Dave Richards (a.k.a. AA7EE) has a nice write-up about building another Si5351 VFO project:
To many, this will be just another Si5351 VFO project, with nothing to distinguish it from the others. In fact, that’s exactly what it is. The “how to” of connecting an Arduino board to an Si5351 board, wiring up a display, and loading the firmware, is straightforward, and well established. To me though, it was a complete mystery.
Matt Brailsford (aka Circuitbeard) has a nice write-up about building his mini pinball machine with a lattepanda core running dual monitors:
I generally start my projects by thinking about the hardware that I’m going to want to use as I’ll need to know sizes when it comes to the design phase. My first thought was to go with a Rasberry Pi as it’s what I’m familiar with and it’s what I’ve used for my other arcades, but after looking online, there really didn’t seem to be any good options for pinball emulation on Linux at all. It all seemed to be windows based. Thankfully I remembered reading about a single board Windows computer called a LattePanda so I thought why not give that a go and so this was the approach I ended up taking.
The generators I am using are in fact geared DC motors, left over from a project with my sponsor RS Components. The modern abacuses being powered during my experiments are a Raspberry Pi Model, a SIMATIC IOT2020 and an Arduino Uno. A 2×16 characters LCD is used to display results. Two geared DC motors are on my board with the test setup
Luke writes, “A few years back I made a compact bench PSU based on a DPS-3002 module and a 24v PSU. I have since made a improved version that also includes the ability to run on my power tool batteries making it ultra-portable.”
Thinking about what values I would like to display, I came up with three basic items. A S-meter when in receive, and a power output display when in transmit. In transmit, I would also like to have the capability of measuring VSWR. Thinking about the switching functions required for this I will need one control line that monitors transmit/receive, this can come from the PTT or key line in the transceiver. Then I use a second control line to select either power or VSWR when the T/R line is in transmit. Another control line can do the same for the S-meter or some other display when in receive. Since this is based on a VU meter, I will use that for the secondary function in receive. Now looking at the signal lines I need to measure, they are the AGC line for S-meter, audio signal for VU meter. And in transmit, the forward and reverse power levels will take care of power and a computed VSWR reading.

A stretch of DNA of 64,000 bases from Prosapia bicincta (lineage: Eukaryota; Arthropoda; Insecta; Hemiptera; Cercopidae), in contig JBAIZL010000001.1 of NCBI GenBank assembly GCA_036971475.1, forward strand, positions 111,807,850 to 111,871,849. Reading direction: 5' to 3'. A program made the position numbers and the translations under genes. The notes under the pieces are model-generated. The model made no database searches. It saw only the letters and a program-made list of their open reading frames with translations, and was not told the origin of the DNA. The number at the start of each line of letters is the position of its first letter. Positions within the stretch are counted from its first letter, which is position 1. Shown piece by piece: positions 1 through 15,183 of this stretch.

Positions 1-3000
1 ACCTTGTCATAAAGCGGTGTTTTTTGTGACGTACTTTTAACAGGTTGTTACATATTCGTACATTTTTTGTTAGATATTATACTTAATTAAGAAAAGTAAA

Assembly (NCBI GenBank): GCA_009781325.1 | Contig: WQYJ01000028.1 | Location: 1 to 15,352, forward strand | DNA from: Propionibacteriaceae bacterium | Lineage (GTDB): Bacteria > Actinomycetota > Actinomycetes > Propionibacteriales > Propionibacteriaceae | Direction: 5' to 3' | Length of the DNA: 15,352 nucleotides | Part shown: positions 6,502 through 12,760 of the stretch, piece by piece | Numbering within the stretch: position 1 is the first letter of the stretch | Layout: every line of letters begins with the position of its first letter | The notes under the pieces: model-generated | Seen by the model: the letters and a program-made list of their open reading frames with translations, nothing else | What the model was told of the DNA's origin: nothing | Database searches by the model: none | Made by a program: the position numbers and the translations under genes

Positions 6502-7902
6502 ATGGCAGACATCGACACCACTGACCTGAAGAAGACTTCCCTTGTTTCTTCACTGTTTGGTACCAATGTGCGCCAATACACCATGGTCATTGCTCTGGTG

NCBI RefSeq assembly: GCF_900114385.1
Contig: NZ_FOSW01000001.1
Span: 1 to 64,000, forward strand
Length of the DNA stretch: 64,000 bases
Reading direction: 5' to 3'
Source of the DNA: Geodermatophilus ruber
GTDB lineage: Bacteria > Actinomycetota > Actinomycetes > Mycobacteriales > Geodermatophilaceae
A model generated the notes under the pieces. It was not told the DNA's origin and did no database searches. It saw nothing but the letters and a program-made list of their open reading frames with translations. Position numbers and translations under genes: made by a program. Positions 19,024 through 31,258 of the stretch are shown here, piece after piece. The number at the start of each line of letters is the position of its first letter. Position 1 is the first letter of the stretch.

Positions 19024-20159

It’s a foundation for a wearable platform. It’s a Nato watch strap threaded through a PCB with a coin cell battery holder between the PCB and the strap. I’m using a Attiny85 this time around but could be used for most chips/dev boards. This is a proof of concept to iron out any problems I’ve overlooked.